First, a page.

Like my character Danni in Miracle of Ducks, I want to hide out in the basement of a research library as if it were a bunker and society has become dangerously zombie-like. I don’t want my brains eaten. I still use them. History, my haven of sorts, only mocks my desire to retreat by reflecting back to me the same noisy division happening right here, right now. My other WIP, Rock Creek, takes place at the cusp of the US Civil War (or War of Norther Aggression, depending upon which side you read, and read both). North Carolina featured then, and now.
David Colbert “Cobb” McCanles was a real person in history, and he was born in North Carolina. It’s a state marked by distinct boundary lines of class division. Plantations fueled by the institution of slavery stretched across the rich coastal plains. In the Appalachian mountains to the west, descendants of the Scots-Irish carved out a tough living growing grain and hogs, proud of their subsistence-living. Another class was emerging, educated and of minor means, seeking to participate in an economy that was heavily divided between ballrooms and backwoods. Cobb was from that emerging class.
History has not been kind to Cobb. Historians from North Carolina to Kansas have vilified his name, intentions and memory. James Butler Hickok, Wild Bill, was similarly muddied in history, but he had a champion who took to research as diligently as my character Danni. Biographer, Joseph Rosa, sifted through the opinions, examined as many facts as he could find, and applied careful consideration to his interpretations. When it came to Cobb, Rosa accepted the very opinions he dismissed for Hickok. Not exactly an even playing field. But Rosa taught me the value of diligent research.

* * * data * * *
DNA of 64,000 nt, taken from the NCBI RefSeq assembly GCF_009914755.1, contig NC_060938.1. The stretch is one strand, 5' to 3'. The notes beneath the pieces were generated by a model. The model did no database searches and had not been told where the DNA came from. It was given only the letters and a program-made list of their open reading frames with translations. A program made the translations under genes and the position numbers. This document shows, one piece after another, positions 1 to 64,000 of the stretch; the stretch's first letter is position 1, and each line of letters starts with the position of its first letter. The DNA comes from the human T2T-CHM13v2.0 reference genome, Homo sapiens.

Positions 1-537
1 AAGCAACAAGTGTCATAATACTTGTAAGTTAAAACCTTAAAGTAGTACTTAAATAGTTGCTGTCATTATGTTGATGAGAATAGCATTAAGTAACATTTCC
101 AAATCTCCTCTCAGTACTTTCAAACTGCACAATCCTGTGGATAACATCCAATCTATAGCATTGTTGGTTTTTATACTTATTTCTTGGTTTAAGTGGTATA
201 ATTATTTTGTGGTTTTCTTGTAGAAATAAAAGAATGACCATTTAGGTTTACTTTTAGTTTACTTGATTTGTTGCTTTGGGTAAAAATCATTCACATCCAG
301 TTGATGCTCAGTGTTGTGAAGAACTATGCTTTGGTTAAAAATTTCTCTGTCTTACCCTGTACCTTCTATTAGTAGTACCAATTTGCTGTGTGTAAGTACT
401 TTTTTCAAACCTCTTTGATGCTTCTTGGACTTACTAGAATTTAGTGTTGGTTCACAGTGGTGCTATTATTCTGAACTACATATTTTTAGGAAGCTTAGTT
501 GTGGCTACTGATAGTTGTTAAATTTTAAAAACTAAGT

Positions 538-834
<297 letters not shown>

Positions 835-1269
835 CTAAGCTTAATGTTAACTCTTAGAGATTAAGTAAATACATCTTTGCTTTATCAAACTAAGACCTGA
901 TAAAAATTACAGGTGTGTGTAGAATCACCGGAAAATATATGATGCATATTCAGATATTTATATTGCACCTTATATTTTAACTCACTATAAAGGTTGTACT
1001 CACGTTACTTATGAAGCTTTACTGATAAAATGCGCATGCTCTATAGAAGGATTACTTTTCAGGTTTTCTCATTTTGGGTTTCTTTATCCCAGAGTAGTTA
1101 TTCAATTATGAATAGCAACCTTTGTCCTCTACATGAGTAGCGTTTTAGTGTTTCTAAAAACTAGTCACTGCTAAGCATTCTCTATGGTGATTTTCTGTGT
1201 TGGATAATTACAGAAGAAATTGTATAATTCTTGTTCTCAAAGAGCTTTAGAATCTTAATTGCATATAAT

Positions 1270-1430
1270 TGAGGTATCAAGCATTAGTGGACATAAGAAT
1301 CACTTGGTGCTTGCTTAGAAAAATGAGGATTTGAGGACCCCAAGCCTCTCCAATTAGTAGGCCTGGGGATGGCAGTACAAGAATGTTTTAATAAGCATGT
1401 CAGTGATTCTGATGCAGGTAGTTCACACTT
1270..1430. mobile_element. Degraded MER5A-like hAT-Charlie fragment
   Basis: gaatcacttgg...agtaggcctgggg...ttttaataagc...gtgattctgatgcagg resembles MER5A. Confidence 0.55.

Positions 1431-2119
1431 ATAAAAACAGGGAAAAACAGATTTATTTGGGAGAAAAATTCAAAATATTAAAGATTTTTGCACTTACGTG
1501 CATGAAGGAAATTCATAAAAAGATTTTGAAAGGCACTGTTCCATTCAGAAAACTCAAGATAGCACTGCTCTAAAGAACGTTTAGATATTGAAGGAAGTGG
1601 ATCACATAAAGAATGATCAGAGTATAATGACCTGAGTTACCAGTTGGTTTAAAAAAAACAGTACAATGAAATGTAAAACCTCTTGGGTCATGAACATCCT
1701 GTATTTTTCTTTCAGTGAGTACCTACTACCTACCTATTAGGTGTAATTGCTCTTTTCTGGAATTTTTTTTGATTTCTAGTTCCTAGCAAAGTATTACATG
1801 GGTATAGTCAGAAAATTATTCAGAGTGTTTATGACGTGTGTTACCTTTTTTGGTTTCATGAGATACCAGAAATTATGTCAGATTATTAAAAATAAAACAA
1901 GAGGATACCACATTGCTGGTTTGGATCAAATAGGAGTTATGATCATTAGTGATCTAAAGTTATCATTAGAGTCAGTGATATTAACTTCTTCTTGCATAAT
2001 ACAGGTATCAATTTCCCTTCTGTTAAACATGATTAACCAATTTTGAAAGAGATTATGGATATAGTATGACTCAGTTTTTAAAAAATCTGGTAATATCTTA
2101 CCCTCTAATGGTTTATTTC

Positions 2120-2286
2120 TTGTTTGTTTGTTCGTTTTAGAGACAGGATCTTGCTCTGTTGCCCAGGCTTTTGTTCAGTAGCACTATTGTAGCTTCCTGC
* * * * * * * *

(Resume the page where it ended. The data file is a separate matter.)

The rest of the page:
While combing through North Carolina newspapers to find any mention of Cobb to corroborate or refute claims regarding crimes and career, I noticed a huge introduction of laws in January 1859, a month before Cobb left North Carolina. Other than finding it mildly interesting that the new state governance passed more laws than previous election years, I pushed past to find mention of sheriff activities. I thought back to this outline of law changes recently when I read the modern headline: “North Carolina is no Longer a Democracy.” I thought, North Carolina is experienced at this. It is almost as if the pre-Civil War politics is repeating.
As a fiction writer, I can imagine how Cobb must have felt after the November 1858 election. I believe he did not intend to get elected, but elected (for a fourth term) he was. By this time, he had moved his parents to Tennessee across the mountain pass where two of his sisters lived with their husbands who were twin brothers to Cobb’s wife Mary. He and his brother Leroy had already scouted the Colorado gold fields which were not producing much, and that’s most likely when Cobb first eyed the potential of the road ranch at Rock Creek, Nebraska Territory. Cobb wanted economic opportunity and the elected North Carolina body supported the slave industry and sought succession.
Reading over those law changes in North Carolina in January 1859, many required sheriff’s to take action Cobb must have felt was wrong. What do you do when your state is no longer “a democracy”? One option, the one I believe Cobb took, is that you leave. Today, I doubt people are going to leave North Carolina as the outgoing state government attempts to cripple the incoming leadership. After all, there really is no settlement on the next frontier. I may call southern Utah Mars, but fleeing to Mars for better opportunities is not an option.